This is one of those political topics where common sense seems to have been lost. I'm a pro-environment voter, and here are the basic reasons why I support this project. First, the biggest environmental risk is in Canada at the source of the drilling. Canada has cleared the project and is ready to go; they're drilling with or without the U.S. Second, the pipeline itself has been studied, and studied, and studied some more. The environmental risks are not significant. While it's understandable that people often don't like the 'risk is not significant' assessment as it infers there is still a risk, remember 'no risk' is virtually non-existent. There are risks to transporting oil by truck, train, or tanker. The alternative to no pipeline is not 'no risk.'
The maddening and hyper-political piece of this puzzle that some seem to have trouble grasping the fact that Canada is going drill regardless of what the U.S. does or thinks. The only question is whether we will accept Canada's oil via pipeline. Why would we not do this? Would it be better if the oil was shipped to China? In an ideal world the U.S. would energy independent, in the next best scenario the U.S. would get it's energy from Canada.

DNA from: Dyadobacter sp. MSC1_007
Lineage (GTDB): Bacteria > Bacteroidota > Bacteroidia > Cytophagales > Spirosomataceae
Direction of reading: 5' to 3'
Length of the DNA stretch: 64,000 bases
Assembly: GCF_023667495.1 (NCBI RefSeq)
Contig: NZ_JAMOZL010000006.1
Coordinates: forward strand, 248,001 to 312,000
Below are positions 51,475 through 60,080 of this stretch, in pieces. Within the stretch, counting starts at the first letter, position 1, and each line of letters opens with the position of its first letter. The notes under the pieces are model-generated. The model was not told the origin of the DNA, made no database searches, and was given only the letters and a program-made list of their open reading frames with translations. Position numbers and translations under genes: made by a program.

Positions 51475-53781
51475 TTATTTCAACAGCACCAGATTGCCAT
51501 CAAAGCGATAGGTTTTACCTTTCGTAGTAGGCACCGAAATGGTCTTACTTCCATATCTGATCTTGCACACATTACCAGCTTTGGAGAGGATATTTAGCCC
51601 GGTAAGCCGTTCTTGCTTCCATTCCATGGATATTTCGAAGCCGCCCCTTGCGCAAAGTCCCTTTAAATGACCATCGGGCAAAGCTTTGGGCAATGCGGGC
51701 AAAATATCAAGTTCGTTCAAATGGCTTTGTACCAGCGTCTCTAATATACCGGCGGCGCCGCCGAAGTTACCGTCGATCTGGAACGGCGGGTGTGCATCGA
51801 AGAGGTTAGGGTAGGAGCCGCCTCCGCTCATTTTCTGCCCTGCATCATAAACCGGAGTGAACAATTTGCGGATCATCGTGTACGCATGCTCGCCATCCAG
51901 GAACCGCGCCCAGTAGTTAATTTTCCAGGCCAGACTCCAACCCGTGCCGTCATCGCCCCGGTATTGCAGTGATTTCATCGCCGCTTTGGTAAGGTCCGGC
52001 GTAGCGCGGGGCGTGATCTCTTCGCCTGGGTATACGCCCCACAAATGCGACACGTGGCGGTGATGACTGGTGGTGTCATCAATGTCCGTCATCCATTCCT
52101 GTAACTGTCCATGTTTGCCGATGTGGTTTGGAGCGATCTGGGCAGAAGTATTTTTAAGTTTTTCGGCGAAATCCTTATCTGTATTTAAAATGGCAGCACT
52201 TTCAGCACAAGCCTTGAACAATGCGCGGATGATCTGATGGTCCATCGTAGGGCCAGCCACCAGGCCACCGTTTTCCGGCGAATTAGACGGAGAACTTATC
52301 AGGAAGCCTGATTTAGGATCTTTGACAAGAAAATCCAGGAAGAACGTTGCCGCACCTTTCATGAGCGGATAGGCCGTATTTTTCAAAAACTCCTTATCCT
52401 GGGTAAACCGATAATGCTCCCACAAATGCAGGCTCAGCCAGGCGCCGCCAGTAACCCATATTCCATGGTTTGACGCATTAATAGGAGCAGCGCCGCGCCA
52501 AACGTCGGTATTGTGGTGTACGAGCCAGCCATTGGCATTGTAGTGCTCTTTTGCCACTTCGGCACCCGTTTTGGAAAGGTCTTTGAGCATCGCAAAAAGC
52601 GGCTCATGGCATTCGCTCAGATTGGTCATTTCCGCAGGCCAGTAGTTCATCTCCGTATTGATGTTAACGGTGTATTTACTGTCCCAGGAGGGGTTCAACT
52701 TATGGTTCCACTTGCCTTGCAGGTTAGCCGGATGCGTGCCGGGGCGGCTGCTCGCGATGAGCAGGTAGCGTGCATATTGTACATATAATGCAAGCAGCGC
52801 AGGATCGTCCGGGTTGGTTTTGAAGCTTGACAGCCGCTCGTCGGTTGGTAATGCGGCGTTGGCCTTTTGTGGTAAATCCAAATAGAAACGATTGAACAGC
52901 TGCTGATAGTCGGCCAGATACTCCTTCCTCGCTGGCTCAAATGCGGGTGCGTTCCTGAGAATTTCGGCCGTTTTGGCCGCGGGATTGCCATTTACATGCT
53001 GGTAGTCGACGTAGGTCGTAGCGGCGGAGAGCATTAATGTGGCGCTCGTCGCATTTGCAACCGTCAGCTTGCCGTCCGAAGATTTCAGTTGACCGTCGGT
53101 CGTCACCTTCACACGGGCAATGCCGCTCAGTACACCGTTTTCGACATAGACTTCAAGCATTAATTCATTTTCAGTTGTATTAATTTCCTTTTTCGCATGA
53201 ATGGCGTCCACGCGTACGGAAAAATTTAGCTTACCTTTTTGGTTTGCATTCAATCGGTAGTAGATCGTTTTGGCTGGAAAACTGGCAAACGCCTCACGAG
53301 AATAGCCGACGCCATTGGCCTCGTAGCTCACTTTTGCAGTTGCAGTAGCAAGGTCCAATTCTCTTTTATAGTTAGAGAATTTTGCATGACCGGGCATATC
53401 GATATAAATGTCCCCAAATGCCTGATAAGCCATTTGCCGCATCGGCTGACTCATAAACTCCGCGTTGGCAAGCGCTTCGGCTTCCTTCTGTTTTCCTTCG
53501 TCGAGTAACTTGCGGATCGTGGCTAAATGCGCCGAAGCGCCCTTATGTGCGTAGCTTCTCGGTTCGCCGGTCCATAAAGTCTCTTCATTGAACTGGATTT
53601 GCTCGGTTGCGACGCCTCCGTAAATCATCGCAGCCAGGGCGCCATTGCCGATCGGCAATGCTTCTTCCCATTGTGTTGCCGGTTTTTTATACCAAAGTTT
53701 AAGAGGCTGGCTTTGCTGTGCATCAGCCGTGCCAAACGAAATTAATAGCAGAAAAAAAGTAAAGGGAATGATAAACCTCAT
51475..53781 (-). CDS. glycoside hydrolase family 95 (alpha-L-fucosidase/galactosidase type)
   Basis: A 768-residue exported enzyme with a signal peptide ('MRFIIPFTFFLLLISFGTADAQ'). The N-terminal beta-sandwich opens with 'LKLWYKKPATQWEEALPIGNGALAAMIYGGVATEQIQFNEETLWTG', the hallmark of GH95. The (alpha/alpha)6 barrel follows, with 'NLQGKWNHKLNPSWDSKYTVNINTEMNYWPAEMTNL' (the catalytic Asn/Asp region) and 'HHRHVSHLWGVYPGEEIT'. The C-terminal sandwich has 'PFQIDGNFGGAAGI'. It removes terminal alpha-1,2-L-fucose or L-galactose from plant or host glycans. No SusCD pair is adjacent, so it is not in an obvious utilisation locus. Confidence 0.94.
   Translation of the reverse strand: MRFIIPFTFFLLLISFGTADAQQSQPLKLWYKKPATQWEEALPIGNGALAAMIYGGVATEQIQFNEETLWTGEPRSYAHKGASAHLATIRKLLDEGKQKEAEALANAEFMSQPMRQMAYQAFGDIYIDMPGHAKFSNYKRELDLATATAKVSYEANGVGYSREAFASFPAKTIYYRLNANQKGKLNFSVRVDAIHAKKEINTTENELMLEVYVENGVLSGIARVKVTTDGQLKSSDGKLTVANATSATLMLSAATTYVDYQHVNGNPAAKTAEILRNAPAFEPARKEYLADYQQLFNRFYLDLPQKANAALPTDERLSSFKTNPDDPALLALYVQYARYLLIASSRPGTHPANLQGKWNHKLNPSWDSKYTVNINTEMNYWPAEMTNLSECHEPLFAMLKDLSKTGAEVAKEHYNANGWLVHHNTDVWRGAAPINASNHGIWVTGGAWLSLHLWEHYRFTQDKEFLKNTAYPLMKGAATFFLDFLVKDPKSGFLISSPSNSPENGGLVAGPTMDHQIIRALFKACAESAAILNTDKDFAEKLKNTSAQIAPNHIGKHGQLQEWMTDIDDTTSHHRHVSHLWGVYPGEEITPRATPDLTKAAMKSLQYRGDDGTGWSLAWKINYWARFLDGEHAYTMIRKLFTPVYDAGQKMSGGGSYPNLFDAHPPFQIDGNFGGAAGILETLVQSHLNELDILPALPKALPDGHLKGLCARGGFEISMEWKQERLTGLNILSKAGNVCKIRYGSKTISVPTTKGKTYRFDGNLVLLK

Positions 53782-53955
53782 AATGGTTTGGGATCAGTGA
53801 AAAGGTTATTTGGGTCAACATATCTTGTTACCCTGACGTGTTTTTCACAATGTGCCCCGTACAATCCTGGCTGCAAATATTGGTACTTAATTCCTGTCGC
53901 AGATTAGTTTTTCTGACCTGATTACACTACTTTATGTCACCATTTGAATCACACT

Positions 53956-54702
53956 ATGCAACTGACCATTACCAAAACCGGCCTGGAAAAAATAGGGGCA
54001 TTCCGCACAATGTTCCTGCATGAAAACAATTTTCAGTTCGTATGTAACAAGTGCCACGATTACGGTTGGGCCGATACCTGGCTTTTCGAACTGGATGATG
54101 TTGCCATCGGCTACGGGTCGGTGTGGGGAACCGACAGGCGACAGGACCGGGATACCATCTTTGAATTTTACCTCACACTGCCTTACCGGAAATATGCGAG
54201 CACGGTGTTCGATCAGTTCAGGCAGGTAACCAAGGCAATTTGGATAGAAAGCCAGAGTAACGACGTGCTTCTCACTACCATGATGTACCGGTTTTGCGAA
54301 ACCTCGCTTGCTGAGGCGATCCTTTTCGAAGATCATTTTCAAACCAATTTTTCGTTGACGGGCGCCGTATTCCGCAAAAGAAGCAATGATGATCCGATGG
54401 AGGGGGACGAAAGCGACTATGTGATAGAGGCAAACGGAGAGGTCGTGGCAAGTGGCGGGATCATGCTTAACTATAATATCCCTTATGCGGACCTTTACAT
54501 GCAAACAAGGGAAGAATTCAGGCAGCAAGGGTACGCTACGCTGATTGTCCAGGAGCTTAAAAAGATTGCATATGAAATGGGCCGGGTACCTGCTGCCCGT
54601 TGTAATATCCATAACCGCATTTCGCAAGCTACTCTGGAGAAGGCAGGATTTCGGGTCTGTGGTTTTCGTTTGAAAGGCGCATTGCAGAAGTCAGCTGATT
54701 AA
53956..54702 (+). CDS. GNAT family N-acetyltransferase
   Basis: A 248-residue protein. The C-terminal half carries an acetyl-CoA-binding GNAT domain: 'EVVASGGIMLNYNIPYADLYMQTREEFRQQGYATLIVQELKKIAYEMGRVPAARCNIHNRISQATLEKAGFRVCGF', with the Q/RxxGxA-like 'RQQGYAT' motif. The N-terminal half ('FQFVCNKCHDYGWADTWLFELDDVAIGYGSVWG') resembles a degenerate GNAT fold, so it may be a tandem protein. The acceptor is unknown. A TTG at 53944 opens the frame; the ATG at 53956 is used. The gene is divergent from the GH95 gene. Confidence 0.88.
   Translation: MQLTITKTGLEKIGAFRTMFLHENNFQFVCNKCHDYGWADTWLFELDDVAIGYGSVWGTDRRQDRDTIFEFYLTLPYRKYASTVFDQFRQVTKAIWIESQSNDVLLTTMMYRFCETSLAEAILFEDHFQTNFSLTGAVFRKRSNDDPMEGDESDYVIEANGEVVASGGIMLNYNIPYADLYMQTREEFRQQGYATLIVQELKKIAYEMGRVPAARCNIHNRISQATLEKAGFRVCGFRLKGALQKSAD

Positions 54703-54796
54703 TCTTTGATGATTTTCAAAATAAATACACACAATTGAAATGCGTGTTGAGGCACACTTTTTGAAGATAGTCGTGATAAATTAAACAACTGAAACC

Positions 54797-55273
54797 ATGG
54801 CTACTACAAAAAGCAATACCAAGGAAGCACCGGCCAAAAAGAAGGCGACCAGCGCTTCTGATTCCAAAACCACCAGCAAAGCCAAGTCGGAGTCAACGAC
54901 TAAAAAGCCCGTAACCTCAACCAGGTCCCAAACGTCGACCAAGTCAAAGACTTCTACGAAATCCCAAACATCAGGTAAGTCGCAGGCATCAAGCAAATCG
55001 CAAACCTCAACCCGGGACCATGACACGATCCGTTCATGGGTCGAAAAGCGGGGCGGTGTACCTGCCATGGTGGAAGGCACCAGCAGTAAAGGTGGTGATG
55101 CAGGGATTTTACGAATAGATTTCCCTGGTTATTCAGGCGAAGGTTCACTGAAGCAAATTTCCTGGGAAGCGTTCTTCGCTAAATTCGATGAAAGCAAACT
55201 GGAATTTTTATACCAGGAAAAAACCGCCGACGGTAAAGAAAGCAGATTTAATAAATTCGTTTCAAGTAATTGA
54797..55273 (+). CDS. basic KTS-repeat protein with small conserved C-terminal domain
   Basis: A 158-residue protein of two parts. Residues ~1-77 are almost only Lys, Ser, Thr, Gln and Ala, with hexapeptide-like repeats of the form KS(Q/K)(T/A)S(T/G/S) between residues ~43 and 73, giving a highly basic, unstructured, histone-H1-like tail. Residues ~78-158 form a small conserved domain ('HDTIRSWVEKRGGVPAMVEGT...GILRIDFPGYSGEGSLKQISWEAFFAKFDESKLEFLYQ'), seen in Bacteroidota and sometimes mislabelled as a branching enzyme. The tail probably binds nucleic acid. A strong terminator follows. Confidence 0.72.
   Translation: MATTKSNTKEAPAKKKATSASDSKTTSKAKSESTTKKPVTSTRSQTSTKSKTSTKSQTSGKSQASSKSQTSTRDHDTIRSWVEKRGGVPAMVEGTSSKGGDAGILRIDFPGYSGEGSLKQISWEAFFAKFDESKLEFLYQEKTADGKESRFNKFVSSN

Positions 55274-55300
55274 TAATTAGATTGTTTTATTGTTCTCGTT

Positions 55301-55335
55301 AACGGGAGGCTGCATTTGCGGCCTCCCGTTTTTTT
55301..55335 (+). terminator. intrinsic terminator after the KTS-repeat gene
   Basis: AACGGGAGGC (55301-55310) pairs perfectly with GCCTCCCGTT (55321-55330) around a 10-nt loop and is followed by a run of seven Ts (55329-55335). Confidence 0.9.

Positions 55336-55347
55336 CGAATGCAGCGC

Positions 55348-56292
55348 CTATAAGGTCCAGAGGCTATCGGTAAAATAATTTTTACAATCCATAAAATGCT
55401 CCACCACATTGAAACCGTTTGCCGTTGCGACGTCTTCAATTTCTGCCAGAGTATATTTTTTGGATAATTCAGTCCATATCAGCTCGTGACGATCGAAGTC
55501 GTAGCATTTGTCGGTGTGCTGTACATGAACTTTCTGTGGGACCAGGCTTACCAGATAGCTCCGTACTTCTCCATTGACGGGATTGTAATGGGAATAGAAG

High energy costs burden those with the lowest incomes most. It acts as a regressive tax, because people can't really live without it. Simple supply and demand economics dictate that the Keystone Pipeline would mean lower energy costs. The building of the pipeline would also translate to more jobs, another economic boost. Finally, sourcing our energy from North American sources is so much better than purchasing oil from countries that are hostile to the United States. Ideally one day we'll be using only renewable energy sources. However, that day is not today and is certainly not likely to occur in the next decade. So until that day arrives, how about a practical approach to energy... Canada is good, and so is their pipeline.
Sunday, March 30, 2014